Monday, October 15, 2012

Best books of 2012, so far

Barely 2 1/2 months to go until the end of the year, and I've got 50 books to go to reach my goal of 250 for the year. It seems like a lot, but Shelfari tells me I'm ahead of pace. Fingers crossed I don't get into a reading funk! 

I've had a fairly good reading year, very few books I actively disliked and several that blew me away. Now that we're reaching the end (and I'm so behind on official reviewing that I'll never catch up) I wanted to share my favorites so far. These are books I rated 5 stars on Shelfari, which translates to a 10 on my blog rating scale.

 The Disenchantments by Nina LaCour:

A smart, bittersweet look at the summer after high school for a boy and the girl he loves, and her terrible band. I was not expecting how much I would love this, not being a fan of bands or tattoos particularly, but the characters really got under my skin and I was completely rooting for them by the end.

 Code Name Verity by Elizabeth Wein:

Well, everyone and their brother has posted a glowing review of this book, and for good reason. Powerful, amazing writing and characters that will break your heart combine to wonderful effect. Hard to push on the teens at the library, but worth it.
 The Fault in Our Stars by John Green:

Again, not suffering from a lack of press on this one, but I do try not to let the fact that others are saying something keep me quiet. I can sometimes be contrary but the smart, funny characters in this book made me fall head over heels for them, even though I knew from the start someone would cause me pain. Amazing.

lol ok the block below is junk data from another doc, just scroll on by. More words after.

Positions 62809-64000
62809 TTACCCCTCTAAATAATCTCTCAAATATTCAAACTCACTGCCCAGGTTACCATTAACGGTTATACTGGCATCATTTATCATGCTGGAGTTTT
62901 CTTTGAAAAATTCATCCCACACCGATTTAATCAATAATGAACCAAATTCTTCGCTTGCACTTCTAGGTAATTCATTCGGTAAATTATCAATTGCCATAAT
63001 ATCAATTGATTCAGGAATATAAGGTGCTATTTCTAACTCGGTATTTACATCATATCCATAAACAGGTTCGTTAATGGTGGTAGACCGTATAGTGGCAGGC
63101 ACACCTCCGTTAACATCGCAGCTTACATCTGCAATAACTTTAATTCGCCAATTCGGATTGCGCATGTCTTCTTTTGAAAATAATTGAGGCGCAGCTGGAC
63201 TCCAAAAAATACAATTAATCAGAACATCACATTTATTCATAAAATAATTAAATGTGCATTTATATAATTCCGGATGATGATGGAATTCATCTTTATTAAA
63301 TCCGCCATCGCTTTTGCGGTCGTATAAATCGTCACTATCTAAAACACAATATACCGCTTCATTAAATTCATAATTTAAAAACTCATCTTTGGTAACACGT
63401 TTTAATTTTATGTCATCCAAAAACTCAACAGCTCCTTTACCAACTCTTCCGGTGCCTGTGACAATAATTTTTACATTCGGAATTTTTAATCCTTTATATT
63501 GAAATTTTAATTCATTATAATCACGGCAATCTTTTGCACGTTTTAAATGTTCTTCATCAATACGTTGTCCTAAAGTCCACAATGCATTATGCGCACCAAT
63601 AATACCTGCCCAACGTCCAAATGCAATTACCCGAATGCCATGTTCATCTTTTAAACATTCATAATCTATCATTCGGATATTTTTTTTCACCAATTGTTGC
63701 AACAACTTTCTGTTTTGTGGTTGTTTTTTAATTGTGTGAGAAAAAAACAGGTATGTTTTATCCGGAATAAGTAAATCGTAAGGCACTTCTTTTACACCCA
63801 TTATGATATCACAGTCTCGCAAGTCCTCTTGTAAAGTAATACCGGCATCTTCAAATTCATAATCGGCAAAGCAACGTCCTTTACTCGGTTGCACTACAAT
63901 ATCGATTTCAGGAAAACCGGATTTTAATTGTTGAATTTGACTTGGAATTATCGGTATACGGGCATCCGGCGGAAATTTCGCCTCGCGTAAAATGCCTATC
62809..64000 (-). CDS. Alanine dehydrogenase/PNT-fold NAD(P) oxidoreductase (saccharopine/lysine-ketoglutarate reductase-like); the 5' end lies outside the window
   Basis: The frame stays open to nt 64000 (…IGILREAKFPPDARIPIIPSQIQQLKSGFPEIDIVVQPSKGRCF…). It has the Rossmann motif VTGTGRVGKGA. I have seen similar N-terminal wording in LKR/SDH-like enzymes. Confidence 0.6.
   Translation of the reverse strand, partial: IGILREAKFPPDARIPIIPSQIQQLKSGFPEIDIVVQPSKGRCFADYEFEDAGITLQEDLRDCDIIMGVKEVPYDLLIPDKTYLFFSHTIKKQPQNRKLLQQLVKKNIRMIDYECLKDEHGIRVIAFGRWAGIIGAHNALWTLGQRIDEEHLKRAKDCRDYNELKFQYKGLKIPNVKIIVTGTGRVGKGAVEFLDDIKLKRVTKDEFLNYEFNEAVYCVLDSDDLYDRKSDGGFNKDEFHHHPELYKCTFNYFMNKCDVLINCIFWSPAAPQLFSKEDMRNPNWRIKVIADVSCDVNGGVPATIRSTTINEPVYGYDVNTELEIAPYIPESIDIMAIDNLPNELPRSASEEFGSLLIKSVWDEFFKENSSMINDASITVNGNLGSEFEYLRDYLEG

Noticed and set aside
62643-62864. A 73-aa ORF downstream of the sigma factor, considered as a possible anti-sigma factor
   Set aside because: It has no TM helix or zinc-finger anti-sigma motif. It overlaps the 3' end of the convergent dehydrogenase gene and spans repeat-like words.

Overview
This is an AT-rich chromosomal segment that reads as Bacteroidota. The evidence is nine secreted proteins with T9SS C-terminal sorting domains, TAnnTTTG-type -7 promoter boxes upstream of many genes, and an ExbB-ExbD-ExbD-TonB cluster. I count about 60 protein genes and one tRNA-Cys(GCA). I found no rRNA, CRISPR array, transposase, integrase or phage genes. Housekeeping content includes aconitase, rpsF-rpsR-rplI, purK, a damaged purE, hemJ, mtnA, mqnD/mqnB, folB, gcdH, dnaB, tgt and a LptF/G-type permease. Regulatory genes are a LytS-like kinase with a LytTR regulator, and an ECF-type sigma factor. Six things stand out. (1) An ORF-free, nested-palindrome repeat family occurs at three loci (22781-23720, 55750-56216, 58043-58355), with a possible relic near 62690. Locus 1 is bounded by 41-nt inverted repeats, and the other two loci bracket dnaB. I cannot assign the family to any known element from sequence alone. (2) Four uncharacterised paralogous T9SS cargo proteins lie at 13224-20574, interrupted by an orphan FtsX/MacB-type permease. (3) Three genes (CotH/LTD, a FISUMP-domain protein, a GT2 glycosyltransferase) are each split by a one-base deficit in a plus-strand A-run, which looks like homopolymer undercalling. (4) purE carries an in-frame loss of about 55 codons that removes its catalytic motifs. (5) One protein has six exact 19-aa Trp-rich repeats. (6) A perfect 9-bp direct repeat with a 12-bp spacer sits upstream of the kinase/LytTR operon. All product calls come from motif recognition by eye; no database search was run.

My Life Next Door by Huntley Fitzpatrick:

This was a bit of a surprise! I was expecting a cute romance, fluffy and forgettable, and instead got hit in the gut with a moral quandary and a first love that knocked my socks off.

Throne of Glass by Sarah J. Maas:

Ah, it's like it was written with me in mind, I tell you. A smart, powerful assassin? A competition to the death? Unlikely love interests? Difficult decisions about whom to trust? Oh, I loved it all, even if one angle of the love triangle was much more perfect to my mind. I can't believe this was Maas's debut, I'll definitely pick up future books from her.

The Raven Boys by Maggie Stiefvater:

I wasn't sure what to expect when I picked this up. I adored Ballad and Lament, was utterly meh on the Wolves of Mercy Falls series, and while I liked The Scorio Races, I wasn't as captivated as other reviews I read. 

It took me about half a chapter to start bouncing and grinning. This was the Stiefvater of Ballad and Lament, powerful and beautifully written, mysterious and charming without being overbearing. I loved loved loved this book and can't wait to return to the magical quest with Blue and the Raven Boys.

So, those are the best of the best so far! I'll try and post occasional reviews for the rest of the year, although as I mentioned the blog will be broadening its view as we go. 

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